What To Do When Your Sprinkler System Leaks While Turned Off
So your sprinkler system is off, but your sprinklers are still leaking water. The two most likely culprits are a leaking valve or low head drainage. But which is it?
The main difference between Low Head Drainage and a leaking valve is that Low Head Drainage results in water leaking from the lowest elevated sprinklers for a while after they run, but then the leakage stops after the pipes are fully drained, which may take several hours. If a valve is leaking, then the leakage will continue to flow all the time without stopping. Look for moss or algae growing on the walkway or the curb. This is a common sign that your control valve is leaking.
How To Fix A Leaking Valve:
- Disassemble the leaking sprinkler valve
- Clean it
- Replace any worn or broken parts
- Reassemble the valve
- If necessary replace the valve with a new one
Shop for valves and repair parts here.
How To Stop Low Head Drainage:
When water continues to flow from one or more sprinkler heads for a few minutes after you turn your irrigation system off, it’s Low Head Drainage. Usually, this occurs when an irrigation system has been installed on a slope. A difference in elevation of less than a foot, within a zone, will often create Low Head Drainage. Once the sprinkler zone shuts off, the water in the pipes drains out via the lowest sprinkler head within the zone and the pipe fills with air.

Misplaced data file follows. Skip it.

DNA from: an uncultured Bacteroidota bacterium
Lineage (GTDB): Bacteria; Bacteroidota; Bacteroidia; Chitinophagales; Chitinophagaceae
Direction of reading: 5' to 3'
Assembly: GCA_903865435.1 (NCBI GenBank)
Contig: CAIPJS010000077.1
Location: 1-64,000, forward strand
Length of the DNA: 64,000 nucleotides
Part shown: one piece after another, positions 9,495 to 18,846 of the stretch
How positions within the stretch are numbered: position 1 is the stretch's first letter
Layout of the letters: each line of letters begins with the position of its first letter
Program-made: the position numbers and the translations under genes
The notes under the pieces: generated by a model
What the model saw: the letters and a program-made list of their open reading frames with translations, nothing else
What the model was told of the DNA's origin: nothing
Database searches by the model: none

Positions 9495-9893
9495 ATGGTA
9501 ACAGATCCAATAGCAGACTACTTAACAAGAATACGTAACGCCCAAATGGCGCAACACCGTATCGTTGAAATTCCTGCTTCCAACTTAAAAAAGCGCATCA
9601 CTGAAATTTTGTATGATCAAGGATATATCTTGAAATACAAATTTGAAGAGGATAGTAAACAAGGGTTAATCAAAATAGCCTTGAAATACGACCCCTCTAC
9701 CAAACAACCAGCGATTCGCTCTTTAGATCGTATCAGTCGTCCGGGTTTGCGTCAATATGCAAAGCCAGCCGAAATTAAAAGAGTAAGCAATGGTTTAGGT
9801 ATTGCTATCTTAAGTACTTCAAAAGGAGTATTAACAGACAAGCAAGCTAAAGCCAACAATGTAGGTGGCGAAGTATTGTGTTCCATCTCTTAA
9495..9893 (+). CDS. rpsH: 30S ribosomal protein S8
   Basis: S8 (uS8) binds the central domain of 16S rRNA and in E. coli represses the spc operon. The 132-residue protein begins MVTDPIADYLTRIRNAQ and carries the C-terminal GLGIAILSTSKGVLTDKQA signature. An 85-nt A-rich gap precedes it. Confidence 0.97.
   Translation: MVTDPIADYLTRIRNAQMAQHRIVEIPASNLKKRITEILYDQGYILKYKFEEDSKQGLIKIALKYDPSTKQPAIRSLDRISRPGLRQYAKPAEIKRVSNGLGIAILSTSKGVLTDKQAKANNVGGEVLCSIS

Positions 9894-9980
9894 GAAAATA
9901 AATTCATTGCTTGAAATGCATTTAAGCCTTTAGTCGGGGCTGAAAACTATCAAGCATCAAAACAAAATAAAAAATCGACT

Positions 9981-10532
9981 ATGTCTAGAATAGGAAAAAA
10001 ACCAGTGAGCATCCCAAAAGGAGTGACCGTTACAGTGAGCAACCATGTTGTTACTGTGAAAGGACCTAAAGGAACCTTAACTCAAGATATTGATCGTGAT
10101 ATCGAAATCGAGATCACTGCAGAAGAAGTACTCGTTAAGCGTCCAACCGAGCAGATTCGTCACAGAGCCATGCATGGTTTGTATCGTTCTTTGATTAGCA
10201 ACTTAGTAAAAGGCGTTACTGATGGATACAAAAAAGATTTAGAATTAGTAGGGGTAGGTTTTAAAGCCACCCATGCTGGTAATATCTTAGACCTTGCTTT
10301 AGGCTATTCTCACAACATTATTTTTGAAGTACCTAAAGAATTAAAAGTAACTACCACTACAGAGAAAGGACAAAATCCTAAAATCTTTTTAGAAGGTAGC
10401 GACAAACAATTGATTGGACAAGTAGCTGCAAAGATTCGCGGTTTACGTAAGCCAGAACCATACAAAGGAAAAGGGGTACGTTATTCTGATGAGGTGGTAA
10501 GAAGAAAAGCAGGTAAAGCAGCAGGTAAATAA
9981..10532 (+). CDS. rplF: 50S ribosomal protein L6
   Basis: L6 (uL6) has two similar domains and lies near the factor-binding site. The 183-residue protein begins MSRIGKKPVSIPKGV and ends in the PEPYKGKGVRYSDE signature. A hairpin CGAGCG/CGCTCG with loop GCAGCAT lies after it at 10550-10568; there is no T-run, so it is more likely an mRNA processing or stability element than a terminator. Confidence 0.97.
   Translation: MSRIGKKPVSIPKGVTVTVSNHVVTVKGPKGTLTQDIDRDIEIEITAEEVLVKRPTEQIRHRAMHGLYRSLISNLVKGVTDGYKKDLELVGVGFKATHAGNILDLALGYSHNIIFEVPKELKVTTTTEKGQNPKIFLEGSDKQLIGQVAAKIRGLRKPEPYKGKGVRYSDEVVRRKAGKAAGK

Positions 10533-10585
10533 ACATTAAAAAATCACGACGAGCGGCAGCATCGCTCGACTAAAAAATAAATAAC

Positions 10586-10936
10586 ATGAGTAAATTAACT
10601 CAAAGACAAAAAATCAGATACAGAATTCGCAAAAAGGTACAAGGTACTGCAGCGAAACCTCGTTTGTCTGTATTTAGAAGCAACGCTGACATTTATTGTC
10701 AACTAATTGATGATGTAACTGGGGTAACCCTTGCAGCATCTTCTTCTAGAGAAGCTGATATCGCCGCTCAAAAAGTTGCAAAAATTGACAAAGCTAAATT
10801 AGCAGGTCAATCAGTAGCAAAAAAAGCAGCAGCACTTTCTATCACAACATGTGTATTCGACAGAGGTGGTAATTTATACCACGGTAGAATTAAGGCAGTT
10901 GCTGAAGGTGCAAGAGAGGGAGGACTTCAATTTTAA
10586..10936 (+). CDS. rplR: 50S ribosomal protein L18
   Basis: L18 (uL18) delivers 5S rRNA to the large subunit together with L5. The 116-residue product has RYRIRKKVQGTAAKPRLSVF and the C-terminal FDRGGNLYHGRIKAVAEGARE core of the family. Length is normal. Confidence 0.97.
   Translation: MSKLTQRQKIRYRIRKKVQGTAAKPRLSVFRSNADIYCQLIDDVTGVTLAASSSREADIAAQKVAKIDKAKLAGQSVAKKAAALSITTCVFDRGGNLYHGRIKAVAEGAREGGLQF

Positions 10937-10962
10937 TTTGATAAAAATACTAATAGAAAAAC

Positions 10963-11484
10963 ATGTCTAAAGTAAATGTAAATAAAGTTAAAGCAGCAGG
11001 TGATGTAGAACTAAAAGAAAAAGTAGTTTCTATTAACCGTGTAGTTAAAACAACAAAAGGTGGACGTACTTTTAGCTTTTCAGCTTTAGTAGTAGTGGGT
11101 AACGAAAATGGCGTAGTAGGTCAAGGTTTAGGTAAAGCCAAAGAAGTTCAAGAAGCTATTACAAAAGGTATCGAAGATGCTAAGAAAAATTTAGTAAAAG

To stop Low Head Drainage, you need to have special anti-drain valves installed at the sprinkler heads. Now in some cases valves are built into the sprinkler head. It is an optional feature when you purchase the sprinkler and is available on most major brands of sprinklers. Most people just simply purchase a new sprinkler head with the check valve feature and replace the old with the new.
Rain Bird 1804 SAM with built-in check valve.
Hunter Adjustable Arc CV Rotor with built-in check valve.
Another option to stop leaking sprinklers is purchasing separate check valves. You can install them on the pipe under the existing sprinklers. Although much harder to install, it will accomplish the same goal. You will need to dig up the sprinkler head, remove it, install the new check valve on the riser and then screw the old sprinkler back into the new check valve.
You will then need to lower the sprinkler head to the appropriate level since the check valve will raise the sprinkler about 3 inches. The pressure typically drops about 2-5 psi in this instance.
If you are looking for irrigation angle valves, you can find them here. Angle valves have a 90-degree angle between their inlet and outlet pipes.